Fraud hot-spots in Risk Management

Well, hello.

I’m going to talk in this session about fraud. In particular about fraud hotspots, one of the things that I think many organisations struggle with is where are they going to focus their efforts in terms of fraud control?

Organisations have fraud control plans and they have fraud risk registers, but are they actually managing those fraud risks?

We saw last year, in 2013 Joel Barlow, sentenced to 14 years in jail for embezzling $16.6 million from Queensland Health. Now, how did that occur?

Well, in the wash up by the Judge, it talked about human failings and systemic weaknesses. I believe one of the issues many organisations struggle with identifying where they need to focus that effort, and I use what I call fraud hotspots.

So, a fraud hotspot is anywhere where the consequences that arise from the fraudulent activity will be significant. So once again it’s almost around consequence based internal auditing and consequence based risk identification that I’ve talked about before.

So essentially we look around our organisation and we look at things like procurement, where we’re actually doing financial transactions, where we’re actually storing or managing our inventory, our assets and things like that. Have a look those and determine what could the maximum consequences be if there was a full on fraud in those areas?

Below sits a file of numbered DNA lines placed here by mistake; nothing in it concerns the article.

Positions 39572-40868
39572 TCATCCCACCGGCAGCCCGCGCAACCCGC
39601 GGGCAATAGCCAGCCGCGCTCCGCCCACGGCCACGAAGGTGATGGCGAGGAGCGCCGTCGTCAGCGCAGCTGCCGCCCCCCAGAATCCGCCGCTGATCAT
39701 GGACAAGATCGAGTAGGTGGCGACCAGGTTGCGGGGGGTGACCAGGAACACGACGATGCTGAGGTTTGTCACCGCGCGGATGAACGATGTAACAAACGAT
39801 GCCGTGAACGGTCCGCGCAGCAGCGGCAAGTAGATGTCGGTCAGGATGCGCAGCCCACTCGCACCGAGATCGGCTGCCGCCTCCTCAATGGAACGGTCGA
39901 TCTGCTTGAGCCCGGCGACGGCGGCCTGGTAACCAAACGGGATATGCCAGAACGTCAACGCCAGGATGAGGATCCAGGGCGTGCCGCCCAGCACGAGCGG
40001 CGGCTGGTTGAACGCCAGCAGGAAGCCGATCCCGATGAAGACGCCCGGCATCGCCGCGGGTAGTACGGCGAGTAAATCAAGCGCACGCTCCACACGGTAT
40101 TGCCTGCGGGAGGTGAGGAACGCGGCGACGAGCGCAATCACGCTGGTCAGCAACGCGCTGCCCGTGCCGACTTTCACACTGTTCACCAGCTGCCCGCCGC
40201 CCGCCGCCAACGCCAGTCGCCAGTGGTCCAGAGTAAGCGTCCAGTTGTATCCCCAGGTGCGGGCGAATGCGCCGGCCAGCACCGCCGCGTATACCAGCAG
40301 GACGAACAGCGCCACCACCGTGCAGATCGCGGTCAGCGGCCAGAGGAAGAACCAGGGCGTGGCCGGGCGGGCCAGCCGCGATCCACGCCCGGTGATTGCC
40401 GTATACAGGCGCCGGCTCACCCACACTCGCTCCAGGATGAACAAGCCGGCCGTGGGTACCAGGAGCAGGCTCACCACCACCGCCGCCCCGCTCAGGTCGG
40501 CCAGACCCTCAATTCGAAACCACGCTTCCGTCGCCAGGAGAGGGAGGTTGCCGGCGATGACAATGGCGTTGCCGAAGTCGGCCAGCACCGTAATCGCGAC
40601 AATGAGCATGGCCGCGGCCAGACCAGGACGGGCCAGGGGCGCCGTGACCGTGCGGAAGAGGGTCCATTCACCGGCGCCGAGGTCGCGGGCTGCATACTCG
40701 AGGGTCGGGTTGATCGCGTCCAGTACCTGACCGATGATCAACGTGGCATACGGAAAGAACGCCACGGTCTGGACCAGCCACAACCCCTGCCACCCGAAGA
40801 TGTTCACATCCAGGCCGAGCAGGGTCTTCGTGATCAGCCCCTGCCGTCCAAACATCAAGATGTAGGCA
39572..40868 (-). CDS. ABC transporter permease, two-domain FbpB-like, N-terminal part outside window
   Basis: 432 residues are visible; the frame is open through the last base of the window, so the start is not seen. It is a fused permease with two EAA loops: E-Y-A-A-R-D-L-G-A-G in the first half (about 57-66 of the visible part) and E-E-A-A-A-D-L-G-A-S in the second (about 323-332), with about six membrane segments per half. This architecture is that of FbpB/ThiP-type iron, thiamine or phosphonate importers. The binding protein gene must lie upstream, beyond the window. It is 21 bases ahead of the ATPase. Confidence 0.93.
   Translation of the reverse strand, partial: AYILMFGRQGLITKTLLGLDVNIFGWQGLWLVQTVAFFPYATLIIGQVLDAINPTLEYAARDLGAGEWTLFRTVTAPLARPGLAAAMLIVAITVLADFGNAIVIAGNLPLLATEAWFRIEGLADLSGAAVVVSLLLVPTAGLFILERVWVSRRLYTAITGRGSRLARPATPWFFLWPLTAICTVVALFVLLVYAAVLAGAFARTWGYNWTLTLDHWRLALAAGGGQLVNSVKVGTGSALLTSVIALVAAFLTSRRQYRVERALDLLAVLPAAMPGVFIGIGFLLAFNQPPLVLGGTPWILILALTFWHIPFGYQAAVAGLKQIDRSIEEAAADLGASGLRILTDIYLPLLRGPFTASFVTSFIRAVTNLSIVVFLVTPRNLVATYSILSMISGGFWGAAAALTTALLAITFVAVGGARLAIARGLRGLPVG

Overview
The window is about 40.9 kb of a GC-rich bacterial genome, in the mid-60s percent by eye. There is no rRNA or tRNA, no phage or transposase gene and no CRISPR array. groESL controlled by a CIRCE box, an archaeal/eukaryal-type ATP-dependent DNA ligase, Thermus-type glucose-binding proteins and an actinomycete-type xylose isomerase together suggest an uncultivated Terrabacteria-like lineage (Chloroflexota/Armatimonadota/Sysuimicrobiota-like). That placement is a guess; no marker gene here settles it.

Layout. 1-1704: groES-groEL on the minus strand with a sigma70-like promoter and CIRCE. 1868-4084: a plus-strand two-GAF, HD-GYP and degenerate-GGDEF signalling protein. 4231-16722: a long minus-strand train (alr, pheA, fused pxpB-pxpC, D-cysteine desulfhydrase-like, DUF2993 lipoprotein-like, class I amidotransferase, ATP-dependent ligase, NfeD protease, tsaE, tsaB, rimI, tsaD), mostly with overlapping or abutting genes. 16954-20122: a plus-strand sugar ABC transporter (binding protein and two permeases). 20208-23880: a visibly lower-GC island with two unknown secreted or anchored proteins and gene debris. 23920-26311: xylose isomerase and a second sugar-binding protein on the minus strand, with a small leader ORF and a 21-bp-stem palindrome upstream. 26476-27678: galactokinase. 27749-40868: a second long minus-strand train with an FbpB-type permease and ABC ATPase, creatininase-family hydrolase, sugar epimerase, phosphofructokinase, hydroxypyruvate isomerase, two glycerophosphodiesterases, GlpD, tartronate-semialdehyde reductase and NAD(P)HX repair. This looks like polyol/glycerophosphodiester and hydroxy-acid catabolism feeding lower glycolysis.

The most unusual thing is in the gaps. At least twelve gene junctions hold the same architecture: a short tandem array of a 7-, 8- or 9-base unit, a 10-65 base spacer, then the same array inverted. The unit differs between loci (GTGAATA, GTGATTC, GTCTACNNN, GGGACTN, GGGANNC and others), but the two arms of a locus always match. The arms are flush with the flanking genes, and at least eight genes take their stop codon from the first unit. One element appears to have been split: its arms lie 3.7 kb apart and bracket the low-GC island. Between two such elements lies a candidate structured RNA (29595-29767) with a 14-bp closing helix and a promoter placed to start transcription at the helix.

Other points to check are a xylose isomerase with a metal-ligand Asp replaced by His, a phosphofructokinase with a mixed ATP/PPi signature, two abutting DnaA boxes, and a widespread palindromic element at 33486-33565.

And what you’ll find is that you can then go along and ask the question how vulnerable am I to that fraud, and in doing so you can strengthen or put new controls in place to minimise those vulnerabilities.

Too many organisations focus in on like things like cab charge dockets or credit cards with only a couple $1,000 limit on them and their continually auditing to make sure people are not using those inappropriately and sure, that is a big part. But what we are not doing is focusing in on those areas where the consequences are extremely high.

How Joel Barlow was able to prosecute that fraud for four years and $16.6 million without it being discovered is a matter for the Queensland Health obviously to work out, but obviously from my perspective if they did have control in place they weren’t effective.

So in summary identify your fraud hotspots, check out the vulnerabilities to those particular fraudulent events in those areas, strengthen those controls or add new controls in there and then make sure they’re effective, and that will limit your exposure to fraud.

That’s all I have for this session. As always let’s be careful out there.

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